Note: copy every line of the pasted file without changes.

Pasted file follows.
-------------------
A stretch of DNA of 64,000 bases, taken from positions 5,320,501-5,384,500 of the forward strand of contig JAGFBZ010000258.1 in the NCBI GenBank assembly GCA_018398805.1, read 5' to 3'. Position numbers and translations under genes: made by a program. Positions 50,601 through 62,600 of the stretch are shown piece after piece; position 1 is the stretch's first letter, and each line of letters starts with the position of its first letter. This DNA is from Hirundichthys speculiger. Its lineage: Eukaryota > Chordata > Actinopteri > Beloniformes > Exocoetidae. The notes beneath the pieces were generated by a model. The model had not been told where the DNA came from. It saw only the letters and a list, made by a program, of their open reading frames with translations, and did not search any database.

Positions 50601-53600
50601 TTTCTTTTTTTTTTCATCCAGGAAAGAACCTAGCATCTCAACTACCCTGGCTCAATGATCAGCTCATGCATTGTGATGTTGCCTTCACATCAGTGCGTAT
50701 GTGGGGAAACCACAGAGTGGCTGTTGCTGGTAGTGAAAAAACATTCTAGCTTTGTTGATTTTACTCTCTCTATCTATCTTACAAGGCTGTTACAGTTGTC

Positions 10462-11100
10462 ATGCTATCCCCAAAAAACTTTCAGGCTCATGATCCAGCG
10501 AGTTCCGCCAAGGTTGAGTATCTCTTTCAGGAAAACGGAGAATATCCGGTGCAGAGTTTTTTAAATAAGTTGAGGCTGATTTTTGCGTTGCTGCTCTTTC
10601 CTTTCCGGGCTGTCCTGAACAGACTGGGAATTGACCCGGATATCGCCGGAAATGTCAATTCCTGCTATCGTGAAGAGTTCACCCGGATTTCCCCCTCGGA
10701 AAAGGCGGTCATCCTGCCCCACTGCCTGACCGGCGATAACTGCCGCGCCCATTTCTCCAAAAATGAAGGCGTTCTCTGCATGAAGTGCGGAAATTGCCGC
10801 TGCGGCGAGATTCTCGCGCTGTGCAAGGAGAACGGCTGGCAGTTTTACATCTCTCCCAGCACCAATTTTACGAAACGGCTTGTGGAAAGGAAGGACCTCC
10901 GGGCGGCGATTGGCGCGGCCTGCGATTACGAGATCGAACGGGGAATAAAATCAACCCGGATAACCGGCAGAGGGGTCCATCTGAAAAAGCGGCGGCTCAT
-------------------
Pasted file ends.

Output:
A stretch of DNA of 64,000 bases, taken from positions 5,320,501-5,384,500 of the forward strand of contig JAGFBZ010000258.1 in the NCBI GenBank assembly GCA_018398805.1, read 5' to 3'. Position numbers and translations under genes: made by a program. Positions 50,601 through 62,600 of the stretch are shown piece after piece; position 1 is the stretch's first letter, and each line of letters starts with the position of its first letter. This DNA is from Hirundichthys speculiger. Its lineage: Eukaryota > Chordata > Actinopteri > Beloniformes > Exocoetidae. The notes beneath the pieces were generated by a model. The model had not been told where the DNA came from. It saw only the letters and a list, made by a program, of their open reading frames with translations, and did not search any database.

Positions 50601-53600
50601 TTTCTTTTTTTTTTCATCCAGGAAAGAACCTAGCATCTCAACTACCCTGGCTCAATGATCAGCTCATGCATTGTGATGTTGCCTTCACATCAGTGCGTAT
50701 GTGGGGAAACCACAGAGTGGCTGTTGCTGGTAGTGAAAAAACATTCTAGCTTTGTTGATTTTACTCTCTCTATCTATCTTACAAGGCTGTTACAGTTGTC

Positions 10462-11100
10462 ATGCTATCCCCAAAAAACTTTCAGGCTCATGATCCAGCG
10501 AGTTCCGCCAAGGTTGAGTATCTCTTTCAGGAAAACGGAGAATATCCGGTGCAGAGTTTTTTAAATAAGTTGAGGCTGATTTTTGCGTTGCTGCTCTTTC
10601 CTTTCCGGGCTGTCCTGAACAGACTGGGAATTGACCCGGATATCGCCGGAAATGTCAATTCCTGCTATCGTGAAGAGTTCACCCGGATTTCCCCCTCGGA
10701 AAAGGCGGTCATCCTGCCCCACTGCCTGACCGGCGATAACTGCCGCGCCCATTTCTCCAAAAATGAAGGCGTTCTCTGCATGAAGTGCGGAAATTGCCGC
10801 TGCGGCGAGATTCTCGCGCTGTGCAAGGAGAACGGCTGGCAGTTTTACATCTCTCCCAGCACCAATTTTACGAAACGGCTTGTGGAAAGGAAGGACCTCC
10901 GGGCGGCGATTGGCGCGGCCTGCGATTACGAGATCGAACGGGGAATAAAATCAACCCGGATAACCGGCAGAGGGGTCCATCTGAAAAAGCGGCGGCTCAT